The U.S. film and recorded music industry leads the world with 20,620 companies generating $95.4 billion in revenues in 2010. The industry is comprised of businesses that produce and distribute motion pictures, television programs and commercials along with music and audio recordings. Based on the latest statistics from 2009, roughly 84 percent of industry revenue was generated by the film industry with the remaining 16 percent generated by the music industry.
The film industry consists largely of multinational umbrella corporations, major studios, and independent studios or indies. Many of the leading film companies are part of larger media conglomerates that often include television, newspaper, cable and magazine segments. American musicians drive the recorded music industry in the United States, and the popularity of their music spans the globe.
U.S. exports of film and entertainment media often attain shares in international markets in excess of 90 percent due to high global interest in U.S. filmed entertainment. In fact, the sector enjoyed a trade surplus of $11.9 billion in 2009 (latest data available). The industry offers attractive possibilities for foreign investors both large and small, is open to foreign investment, and provides film production tax incentives. The future of the industry is turning toward digital production and distribution.
Drawing on formidable strengths, the U.S. film industry has a proven ability to produce blockbuster movies that generate hundreds of millions of dollars, including revenues from distribution across strong domestic and international networks. Success in the industry is based on creativity and financing, and the industry is largely self-regulated. The U.S. market has a large talent pool of writers, actors, producers, directors and technical experts, and is home to a variety of film crews, post-production firms, backdrops and infrastructure to support production. U.S. filmmakers also receive strong protections for their intellectual property.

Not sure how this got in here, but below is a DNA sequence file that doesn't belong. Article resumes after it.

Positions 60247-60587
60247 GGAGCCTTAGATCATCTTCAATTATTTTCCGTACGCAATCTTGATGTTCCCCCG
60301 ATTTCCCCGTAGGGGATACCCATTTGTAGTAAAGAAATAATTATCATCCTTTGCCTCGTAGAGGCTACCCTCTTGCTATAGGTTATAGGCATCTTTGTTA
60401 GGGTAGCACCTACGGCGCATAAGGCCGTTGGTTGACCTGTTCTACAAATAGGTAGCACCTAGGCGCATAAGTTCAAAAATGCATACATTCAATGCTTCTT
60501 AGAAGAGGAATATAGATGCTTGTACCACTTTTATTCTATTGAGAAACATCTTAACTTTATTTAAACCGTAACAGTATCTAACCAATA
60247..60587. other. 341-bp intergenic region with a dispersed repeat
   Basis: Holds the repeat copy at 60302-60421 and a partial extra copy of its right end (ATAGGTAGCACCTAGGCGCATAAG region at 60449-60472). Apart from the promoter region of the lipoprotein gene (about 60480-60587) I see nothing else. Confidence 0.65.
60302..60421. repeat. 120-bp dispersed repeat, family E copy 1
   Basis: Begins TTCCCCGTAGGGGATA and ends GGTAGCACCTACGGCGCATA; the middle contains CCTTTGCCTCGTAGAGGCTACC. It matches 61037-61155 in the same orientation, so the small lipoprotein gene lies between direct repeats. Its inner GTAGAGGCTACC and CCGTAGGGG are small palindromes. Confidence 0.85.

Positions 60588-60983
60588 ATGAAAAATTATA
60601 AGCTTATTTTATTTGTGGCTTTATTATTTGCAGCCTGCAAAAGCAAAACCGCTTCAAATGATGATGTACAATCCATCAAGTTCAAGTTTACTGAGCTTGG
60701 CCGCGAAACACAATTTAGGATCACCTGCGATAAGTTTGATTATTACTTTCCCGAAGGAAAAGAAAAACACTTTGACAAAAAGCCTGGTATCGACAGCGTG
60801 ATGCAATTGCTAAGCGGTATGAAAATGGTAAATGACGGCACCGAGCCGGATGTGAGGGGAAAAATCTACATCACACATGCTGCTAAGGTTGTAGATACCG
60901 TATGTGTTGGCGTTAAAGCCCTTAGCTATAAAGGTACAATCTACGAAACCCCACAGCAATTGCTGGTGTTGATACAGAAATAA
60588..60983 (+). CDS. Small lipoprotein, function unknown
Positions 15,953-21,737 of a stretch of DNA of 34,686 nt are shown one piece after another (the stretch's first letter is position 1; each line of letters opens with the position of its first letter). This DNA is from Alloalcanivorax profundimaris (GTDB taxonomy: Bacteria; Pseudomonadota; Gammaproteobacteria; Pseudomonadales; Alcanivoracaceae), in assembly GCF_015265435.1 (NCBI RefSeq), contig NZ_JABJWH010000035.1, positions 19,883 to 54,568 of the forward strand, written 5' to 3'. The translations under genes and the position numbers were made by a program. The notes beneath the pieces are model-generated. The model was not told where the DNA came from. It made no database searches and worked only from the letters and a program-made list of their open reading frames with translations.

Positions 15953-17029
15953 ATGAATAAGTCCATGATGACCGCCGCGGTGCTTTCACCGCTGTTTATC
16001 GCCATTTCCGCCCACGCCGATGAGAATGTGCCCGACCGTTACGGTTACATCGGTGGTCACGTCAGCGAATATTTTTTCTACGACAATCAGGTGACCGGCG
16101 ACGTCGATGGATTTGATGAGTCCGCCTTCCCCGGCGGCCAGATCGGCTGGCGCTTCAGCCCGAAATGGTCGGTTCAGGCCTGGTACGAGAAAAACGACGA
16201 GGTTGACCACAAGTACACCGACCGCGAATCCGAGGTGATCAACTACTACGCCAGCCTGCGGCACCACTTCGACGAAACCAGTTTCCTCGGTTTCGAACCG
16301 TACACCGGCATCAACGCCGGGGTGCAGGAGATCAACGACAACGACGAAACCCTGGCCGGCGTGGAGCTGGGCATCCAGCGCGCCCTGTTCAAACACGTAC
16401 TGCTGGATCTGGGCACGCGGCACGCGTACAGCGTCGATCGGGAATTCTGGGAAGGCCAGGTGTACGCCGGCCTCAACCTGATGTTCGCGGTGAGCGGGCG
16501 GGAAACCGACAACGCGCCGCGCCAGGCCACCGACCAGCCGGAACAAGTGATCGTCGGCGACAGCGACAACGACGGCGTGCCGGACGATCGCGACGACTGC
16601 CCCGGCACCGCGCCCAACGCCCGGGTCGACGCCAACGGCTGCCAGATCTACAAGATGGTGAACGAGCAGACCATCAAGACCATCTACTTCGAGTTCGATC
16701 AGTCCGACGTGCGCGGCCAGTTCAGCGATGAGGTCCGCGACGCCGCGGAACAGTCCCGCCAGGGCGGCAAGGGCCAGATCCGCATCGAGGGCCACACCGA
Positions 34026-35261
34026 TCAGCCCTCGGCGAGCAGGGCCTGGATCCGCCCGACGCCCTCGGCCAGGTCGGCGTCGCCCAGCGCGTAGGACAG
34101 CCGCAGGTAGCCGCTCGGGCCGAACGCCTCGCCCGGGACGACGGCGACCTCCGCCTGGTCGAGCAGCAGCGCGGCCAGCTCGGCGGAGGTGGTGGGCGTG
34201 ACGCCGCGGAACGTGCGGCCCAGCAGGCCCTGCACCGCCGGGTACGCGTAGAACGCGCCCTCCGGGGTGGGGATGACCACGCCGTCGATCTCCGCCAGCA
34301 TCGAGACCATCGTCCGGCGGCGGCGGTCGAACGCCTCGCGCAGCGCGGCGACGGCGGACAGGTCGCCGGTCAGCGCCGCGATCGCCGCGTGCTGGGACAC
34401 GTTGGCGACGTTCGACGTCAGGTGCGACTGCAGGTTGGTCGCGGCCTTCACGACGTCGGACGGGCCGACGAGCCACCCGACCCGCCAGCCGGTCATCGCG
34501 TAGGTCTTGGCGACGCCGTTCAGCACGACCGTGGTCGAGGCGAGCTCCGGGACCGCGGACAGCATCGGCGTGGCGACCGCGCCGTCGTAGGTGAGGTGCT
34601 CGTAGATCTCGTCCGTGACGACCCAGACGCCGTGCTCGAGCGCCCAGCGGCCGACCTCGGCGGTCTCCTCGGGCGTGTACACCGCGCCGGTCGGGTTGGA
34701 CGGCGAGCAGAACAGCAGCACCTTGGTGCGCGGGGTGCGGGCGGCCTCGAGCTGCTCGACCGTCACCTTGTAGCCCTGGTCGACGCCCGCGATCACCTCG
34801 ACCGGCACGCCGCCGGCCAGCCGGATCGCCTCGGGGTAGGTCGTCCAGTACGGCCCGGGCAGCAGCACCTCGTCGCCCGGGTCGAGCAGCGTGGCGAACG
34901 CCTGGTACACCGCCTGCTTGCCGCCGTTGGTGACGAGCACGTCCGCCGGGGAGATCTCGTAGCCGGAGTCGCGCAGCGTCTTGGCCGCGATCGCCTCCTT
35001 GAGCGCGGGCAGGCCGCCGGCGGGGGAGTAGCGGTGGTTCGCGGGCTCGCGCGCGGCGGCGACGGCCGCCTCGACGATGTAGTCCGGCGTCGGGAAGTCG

Similarly, every large music company in the world does extensive business in the United States. A presence in the U.S. recorded music industry is essential for a company interested in global operations. The music industry has experienced major changes in the last 20 years that have made foreign investment in the U.S. both easier and more difficult. Key changes include the advent of high-quality, low-cost recording technology and the rise of online music distribution. Future industry growth is likely to be among companies outside the big four worldwide record companies – Universal Music Group, Sony Music Entertainment, Warner Music Group and EMI Group.
Film production: This subsector is made up of production and distribution companies. Film distributors acquire distribution rights and distribute film and video productions to theaters, television networks, and cable operators. Total 2009 revenue for this subsector was $58 billion. Film exhibition: Based on 2009 data, film exhibition posted revenue of $13.3 billion. Film post production: This industry subsector is made up of companies that offer services that include editing; film/tape transfers; titling; closed captioning; and computer-produced graphics, animation and special effects, as well as developing and processing motion picture film. Film post production accounted for revenue of approximately $4.8 billion in 2009. Integrated record production/distribution: Businesses in this subsector release, promote and distribute sound recordings and create audio tapes/cassettes and compact discs. These products are then distributed to wholesalers, retailers or directly to the public. Based on 2009 figures, this subsector generated revenue of $8.7 billion in 2009.. Music Publishers: Music publishers acquire and register copyrights for musical compositions in accordance with law and promote and authorize the use of these compositions in recordings, radio, television, motion pictures, live performances, print and other media. The companies in this subsector represent the interests of the songwriter or owner of the musical composition to produce revenues from the use of such works, typically through licensing agreements. Based on 2009 figures, this subsector generated revenue of approximately $4.6 billion in 2009.